Every songwriter dreads these words; “Nobody is going to cut this song.”
Everybody, that is, except Jeffrey Steele. Make no mistake: This Nashville Songwriter Hall Of Fame member has written more than his share of hits, including No. 1 singles for Rascal Flatts, Tim McGraw and other headliners. Which is why his latest project triggered so much head-scratching up and down Music Row.
To understand Sons Of The Palomino, turn off whatever contemporary country station you’re listening to. Forget for a moment about those plush corporate offices and business lunches that define where the genre is going these days. Let Steele take you back to what may have been a better time and place.
We’re at the Palomino Club in North Hollywood, circa late 1980s/early 1990s. It is, in the nicest sense of the word, a dive: dark, dingy, low ceiling, red stools lining a long bar, duct tape patching a carpet worn by decades of artists dragging gear in from the alley and shlepping through the crowd toward the room in the back where they could change before their show. Only the photos that cover the walls — shots of Johnny Cash, Waylon Jennings, Linda Ronstadt, Emmylou Harris, each one taken as they played on
this venue’s cramped stage.
The Palomino closed down long ago. But even after making his mark in Nashville, Steele never forget how those shows affected him as a writer, player and singer. For a while he talked with Block about getting some of the guys back together to do a show maybe at the Franklin Theater south of town. It was Block who came up with a name for the group: Sons Of The Palomino. Sadly, he passed away before they could make it happen. Steele, however, grew more determined to pursue their goal.
He achieves it with Sons Of The Palomino. Steele wrote or co-wrote the songs, all of them dedicated to honoring the classic country music that the Palomino championed. After sifting through the material, the most essential step was to gather musicians who understood his intentions. Or, in Steele’s words, “We wanted to cut it with guys that had cut with the guys.”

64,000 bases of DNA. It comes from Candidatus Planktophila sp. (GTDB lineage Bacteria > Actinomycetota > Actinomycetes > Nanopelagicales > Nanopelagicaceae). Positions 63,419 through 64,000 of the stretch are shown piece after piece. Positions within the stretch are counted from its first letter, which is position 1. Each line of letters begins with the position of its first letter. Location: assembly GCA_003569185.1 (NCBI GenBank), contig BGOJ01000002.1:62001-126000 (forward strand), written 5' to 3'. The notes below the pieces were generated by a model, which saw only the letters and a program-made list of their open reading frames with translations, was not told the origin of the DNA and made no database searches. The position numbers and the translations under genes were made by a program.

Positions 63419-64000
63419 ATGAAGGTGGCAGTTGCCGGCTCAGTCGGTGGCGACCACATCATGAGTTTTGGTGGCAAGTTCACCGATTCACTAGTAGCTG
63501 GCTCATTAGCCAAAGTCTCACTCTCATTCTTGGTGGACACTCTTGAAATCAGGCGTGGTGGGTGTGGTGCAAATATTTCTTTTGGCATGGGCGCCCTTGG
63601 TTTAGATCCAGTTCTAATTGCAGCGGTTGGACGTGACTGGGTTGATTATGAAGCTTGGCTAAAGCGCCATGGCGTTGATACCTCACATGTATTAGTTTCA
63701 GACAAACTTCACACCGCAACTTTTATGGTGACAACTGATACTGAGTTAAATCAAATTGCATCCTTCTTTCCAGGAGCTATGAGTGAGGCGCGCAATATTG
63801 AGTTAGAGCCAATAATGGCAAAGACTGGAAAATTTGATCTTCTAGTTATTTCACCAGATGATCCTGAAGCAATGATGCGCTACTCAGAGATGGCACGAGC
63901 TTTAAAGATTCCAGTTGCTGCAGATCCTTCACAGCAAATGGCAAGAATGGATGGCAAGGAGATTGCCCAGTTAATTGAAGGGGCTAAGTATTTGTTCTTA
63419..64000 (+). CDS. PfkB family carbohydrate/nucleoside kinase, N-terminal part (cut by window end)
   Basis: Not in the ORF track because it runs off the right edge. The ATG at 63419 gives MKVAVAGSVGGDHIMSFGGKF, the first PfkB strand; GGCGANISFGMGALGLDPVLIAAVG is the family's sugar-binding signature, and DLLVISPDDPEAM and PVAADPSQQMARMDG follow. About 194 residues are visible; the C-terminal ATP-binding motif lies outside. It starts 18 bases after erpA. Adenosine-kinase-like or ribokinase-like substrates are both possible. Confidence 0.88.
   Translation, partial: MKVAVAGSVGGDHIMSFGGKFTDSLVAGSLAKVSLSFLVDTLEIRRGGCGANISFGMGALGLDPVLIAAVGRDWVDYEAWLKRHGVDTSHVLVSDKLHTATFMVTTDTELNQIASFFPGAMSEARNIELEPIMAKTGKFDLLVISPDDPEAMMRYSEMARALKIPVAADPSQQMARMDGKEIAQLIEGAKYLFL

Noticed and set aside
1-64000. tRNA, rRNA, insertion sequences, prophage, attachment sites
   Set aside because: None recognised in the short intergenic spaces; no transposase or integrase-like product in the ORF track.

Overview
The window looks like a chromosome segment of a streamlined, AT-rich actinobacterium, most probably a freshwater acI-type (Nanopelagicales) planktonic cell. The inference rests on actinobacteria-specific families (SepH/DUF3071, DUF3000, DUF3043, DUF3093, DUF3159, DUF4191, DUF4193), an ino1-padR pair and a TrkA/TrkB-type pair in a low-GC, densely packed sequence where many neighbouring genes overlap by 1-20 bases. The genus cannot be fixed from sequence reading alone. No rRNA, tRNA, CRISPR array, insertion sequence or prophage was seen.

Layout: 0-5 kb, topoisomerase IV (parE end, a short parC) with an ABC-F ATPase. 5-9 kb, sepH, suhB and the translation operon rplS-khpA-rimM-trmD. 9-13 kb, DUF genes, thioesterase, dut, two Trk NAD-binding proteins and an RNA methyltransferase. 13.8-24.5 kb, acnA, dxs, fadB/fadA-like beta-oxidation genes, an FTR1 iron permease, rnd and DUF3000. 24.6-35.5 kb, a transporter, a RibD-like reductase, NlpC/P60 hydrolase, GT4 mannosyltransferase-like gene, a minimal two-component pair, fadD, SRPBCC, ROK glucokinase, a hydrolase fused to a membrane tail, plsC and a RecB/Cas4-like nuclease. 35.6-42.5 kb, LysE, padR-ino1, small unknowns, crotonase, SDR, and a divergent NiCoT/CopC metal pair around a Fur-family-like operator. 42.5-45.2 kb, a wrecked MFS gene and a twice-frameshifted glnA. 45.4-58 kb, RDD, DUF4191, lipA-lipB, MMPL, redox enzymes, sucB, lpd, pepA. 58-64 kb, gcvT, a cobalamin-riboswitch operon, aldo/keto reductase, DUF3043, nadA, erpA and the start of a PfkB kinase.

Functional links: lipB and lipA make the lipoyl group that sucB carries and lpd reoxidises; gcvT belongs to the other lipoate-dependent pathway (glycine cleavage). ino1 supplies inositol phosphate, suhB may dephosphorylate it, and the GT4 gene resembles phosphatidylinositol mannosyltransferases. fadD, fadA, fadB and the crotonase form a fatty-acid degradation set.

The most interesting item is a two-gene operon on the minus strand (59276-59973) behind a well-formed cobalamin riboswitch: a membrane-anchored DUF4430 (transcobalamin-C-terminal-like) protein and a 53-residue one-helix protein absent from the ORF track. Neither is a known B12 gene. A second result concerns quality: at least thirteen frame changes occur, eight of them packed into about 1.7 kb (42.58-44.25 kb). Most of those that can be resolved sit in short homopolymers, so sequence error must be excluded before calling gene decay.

The first recruit was steel guitar legend Paul Franklin, who helped line up bassist Glenn Worf, pianist Gordon Mote and other exceptional musicians. Their input helped Steele focus on the finer details of each arrangement, making sure that they were consistent with the way the masters who had headlined at the Palomino would have done it.
Soon others voiced interest in being a part of it, which accounts for the all-star cast of special guests. John Anderson was the first to come aboard, for the tongue-in-cheek
“Authentic.” “When he came in and sang, he made the song authentic,” Steele insists. “More than that, he validated what we wanted to do. ‘Authentic’ was our mantra for the whole record and he just took it there.”
Or, in Steele’s words, “If even one guy listens to this record and then goes back and
finds Kris Kristofferson’s ‘For The Good Times’ or the music of Bob Wills, then as far as I’m concerned Sons Of The Palomino will have done its job.”